For thirty years, the parish of Riches Claires in Brussels has been caring for those new to European life.
A Brussels church has celebrated the International Day of the Migrant and the Refugee and reflected on its thirty years of helping new arrivals to Europe.
The parish of Riches Claires has a dedicated committee for refugees that has been operating for thirty years. For many residents in the Belgian capital, it was a key step for their integration into the city.
Most refugees in the church arrive after fleeing their countries of origin for economic or political reasons. However, arriving in their new home has not been easy for most, particularly those in Brussels’ Latin community who, for the most part, had to learn from scratch the intricacies of the local language.
"The uprooting of our culture, of leaving our family members and leaving our friends is very painful," said Zoraida Hernandez, a Colombian human rights defender.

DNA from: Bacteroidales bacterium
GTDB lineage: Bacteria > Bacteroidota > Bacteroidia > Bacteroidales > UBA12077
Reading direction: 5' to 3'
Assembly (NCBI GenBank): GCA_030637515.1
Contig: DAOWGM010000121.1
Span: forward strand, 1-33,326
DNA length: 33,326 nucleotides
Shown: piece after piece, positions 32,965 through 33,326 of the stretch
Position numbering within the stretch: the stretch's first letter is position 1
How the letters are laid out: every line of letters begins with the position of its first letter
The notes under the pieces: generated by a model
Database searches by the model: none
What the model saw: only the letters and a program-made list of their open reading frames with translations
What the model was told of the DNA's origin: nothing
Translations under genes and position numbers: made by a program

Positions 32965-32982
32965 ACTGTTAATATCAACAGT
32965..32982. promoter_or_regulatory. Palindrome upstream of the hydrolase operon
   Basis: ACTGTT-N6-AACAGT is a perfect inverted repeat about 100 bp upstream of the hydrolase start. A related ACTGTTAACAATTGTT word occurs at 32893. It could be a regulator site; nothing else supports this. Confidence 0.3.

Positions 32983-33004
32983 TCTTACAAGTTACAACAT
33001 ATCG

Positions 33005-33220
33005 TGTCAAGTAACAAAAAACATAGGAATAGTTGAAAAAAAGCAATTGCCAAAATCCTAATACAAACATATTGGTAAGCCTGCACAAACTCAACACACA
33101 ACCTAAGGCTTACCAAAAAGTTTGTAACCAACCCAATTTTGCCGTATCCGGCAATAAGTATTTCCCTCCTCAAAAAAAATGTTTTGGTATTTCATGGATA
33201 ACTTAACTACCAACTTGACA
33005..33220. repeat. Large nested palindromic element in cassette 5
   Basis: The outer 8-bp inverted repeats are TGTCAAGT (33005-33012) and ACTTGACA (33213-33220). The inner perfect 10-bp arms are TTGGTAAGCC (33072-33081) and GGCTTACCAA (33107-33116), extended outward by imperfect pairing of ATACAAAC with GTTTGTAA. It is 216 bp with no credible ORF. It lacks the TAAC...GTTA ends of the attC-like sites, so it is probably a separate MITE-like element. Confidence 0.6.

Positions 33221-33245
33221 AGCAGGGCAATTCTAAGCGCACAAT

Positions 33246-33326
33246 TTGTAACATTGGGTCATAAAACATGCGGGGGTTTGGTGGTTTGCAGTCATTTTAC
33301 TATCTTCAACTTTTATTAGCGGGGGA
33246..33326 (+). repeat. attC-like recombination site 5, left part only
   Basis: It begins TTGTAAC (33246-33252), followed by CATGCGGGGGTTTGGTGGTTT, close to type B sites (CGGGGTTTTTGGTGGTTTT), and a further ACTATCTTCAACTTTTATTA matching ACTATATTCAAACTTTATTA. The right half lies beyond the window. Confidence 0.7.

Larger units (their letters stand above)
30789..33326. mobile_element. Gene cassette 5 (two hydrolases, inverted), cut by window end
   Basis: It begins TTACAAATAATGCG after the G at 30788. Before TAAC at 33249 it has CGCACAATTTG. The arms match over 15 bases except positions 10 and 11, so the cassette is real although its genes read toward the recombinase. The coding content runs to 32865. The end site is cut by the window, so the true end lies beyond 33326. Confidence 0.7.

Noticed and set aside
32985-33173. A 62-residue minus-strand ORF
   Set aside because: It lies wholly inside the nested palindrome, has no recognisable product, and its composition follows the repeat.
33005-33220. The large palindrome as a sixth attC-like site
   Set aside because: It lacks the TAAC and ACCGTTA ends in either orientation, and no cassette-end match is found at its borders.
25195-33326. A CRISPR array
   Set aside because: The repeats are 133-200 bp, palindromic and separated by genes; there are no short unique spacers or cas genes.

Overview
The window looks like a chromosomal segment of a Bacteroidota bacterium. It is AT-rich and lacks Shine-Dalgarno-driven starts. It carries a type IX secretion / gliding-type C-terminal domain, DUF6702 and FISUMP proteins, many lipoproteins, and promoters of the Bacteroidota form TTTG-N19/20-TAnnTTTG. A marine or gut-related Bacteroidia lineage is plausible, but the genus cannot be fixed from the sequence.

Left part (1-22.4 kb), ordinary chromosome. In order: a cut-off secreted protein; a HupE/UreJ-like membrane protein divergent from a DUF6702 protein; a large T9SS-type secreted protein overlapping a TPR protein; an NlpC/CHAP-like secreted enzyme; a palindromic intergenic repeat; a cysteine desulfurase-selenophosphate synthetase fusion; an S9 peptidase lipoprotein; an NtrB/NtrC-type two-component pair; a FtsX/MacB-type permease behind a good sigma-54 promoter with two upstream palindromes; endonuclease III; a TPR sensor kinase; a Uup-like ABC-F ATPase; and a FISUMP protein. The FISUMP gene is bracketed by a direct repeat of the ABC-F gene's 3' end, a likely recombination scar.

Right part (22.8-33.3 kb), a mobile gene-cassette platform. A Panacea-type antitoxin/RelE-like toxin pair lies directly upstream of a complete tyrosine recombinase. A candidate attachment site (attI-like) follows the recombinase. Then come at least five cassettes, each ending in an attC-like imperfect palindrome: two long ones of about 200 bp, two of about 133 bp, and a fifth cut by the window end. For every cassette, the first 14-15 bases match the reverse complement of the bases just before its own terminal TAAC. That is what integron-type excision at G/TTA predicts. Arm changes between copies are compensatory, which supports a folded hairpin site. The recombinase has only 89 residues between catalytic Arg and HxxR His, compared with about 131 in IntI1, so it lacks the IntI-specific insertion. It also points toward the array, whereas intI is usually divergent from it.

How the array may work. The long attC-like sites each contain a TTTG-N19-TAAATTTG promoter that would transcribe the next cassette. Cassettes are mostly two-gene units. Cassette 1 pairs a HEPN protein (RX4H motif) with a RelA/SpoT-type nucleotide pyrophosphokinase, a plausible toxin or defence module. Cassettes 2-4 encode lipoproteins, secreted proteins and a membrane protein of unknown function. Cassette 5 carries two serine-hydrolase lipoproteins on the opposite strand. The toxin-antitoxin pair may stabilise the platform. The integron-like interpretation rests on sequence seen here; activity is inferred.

Over the years, the church community has evolved following the migratory waves. The first comers were Spaniards, then Chileans. More recently, it has been Venezuelans and Central Americans fleeing violence.
“The closure of the border with the United States is having a great impact because now migrants are looking for other places to migrate. And a very strong option is Belgium,” said Mario Velazquez, Coordinator of the Solidarity Committee of Riches Claire Church.
Pope pleas for compassion
This Sunday, Riches Claires Church hosted mass for the Day of the Migrant and the Refugee. It was part of a wider outreach programme being championed by Pope Francis
The Pope unveiled a bronze statue on Sunday depicting migrants crammed on a boat, and also decried "the culture of comfort" that leads to indifference in the face of a global migration and refugee crisis.
The Pope, who has made caring for migrants a hallmark of his papacy, plead for more love and kindness towards those fleeing wars and conflict.
"We cannot be indifferent to the tragedy of old and new forms of poverty, to the bleak isolation, contempt, and discrimination experienced by those who do not belong to 'our group,'" he told crowds.
Francis has often spoken of the need to be welcoming to migrants, travelling to the Italian island of Lampedusa in 2013 on his first trip as pope to comfort refugees.